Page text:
A Check in the Win Column for Eating Disorders Treatment

Published: February 4, 2014

As eating disorder mental health practitioners, we are all too familiar with the difficulty patients have in obtaining insurance coverage for their care. A problem I have frequently encountered is patients’ insurance not covering appointments with registered dietitians as part of eating disorder treatment. In contrast, individuals with conditions such as diabetes are often covered for unlimited nutritional counseling appointments. This discrepancy was true of one of the “big five” health insurance companies, CIGNA. CIGNA has approximately 11.4 million insurees in the United States and is ranked #129 on the Fortune 500 list, bringing in $30 billion in annual revenues. Since 2010, CIGNA has consistently denied nutritional counseling for mental health conditions, mostly for eating disorders, on the basis that the members exceeded the three visit limit placed on nutritional counseling for mental health conditions.

In 2010, an investigation was launched by the New York Attorney General’s Office into CIGNA’s admiration of mental health benefits after receiving a complaint from the family of a 14 year-old girl suffering from anorexia nervosa. The family claimed that CIGNA had improperly denied coverage for nutritional counseling necessary for her eating disorder treatment. Because of the limit of three visits per calendar year, CIGNA rejected the family’s request for coverage. Rather than jeopardize their daughter’s treatment, the family paid $2,400 out of pocket.

Recently, the Attorney General’s office has reached a settlement with CIGNA. The settlement requires CIGNA to comply with “Timothy’s Law,” a New York state law enacted in 2006, named after a 13 year-old boy who committed suicide after being denied ongoing mental health treatment and hospitalizations by the family’s insurance company. The law requires that New York group health plans provide “broad-based coverage for the diagnosis and treatment of mental, nervous or emotional disorders or ailments … at least equal to the coverage provided for other health conditions.” This law is similar to the federal Mental Health Parity and Addiction Equity Act, enacted in 2008, which requires health insurance companies to ensure that financial requirements and treatment limitations applicable to mental health are no more restrictive than the requirements and limitations applied to medical benefits. The restriction of three visits per calendar year versus unlimited nutritional visits for diabetes is a perfect example of a differential treatment limit placed on a mental health condition versus a “medical” condition, which is not permissible based on the Mental Health Parity and Addiction Equity Act.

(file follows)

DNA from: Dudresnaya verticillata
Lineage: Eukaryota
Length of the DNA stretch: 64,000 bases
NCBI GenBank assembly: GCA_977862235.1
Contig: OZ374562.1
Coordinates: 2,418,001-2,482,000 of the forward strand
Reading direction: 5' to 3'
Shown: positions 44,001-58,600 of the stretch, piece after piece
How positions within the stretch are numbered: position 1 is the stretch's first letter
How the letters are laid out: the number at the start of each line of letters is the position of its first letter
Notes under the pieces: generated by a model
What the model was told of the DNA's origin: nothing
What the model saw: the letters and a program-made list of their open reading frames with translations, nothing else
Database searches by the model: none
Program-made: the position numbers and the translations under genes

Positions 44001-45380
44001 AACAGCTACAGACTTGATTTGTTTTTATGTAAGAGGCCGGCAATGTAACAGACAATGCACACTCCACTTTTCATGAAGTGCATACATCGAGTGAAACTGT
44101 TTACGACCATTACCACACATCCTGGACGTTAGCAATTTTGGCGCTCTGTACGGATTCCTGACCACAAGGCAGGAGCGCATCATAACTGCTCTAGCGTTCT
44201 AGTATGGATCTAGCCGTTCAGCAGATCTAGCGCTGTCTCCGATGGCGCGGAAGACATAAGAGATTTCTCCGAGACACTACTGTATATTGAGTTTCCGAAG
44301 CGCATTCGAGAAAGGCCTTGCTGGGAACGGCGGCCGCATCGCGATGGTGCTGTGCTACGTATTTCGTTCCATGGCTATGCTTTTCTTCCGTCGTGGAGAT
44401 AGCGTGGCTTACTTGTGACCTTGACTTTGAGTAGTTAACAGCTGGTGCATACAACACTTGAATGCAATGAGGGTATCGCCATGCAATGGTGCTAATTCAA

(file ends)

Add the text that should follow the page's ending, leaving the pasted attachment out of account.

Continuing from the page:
Under the terms of the settlement, CIGNA will eliminate its three visit cap for nutrition counseling associated with mental health conditions and pay members whose claims were previously denied due to the limit. Further, CIGNA will pay penalties for the wrongful denial of these claims to the Attorney General’s Office.


This is a step in the right direction, but not enough. As I noted, I often see this type of coverage denied or limited for our eating disorder patients; even though nutritional counseling is often key to recovery. Visits with a registered dietitian help patients develop balanced meal plans and understand of the implications of low body weight and restrictive eating behaviors. For the 14 year-old girl who was denied coverage, she was ultimately able to reach a healthy body weight. It is unfortunate that CIGNA, and other insurances companies, limit this coverage. Not all families are able to pay the out of pocket costs for eating disorder treatment. We need to keep fighting the good fight and get more wins in the column for eating disorder treatment with insurance companies.

photo credit: marfis75 via Creative Commons

photo credit: floyduk via Creative Commons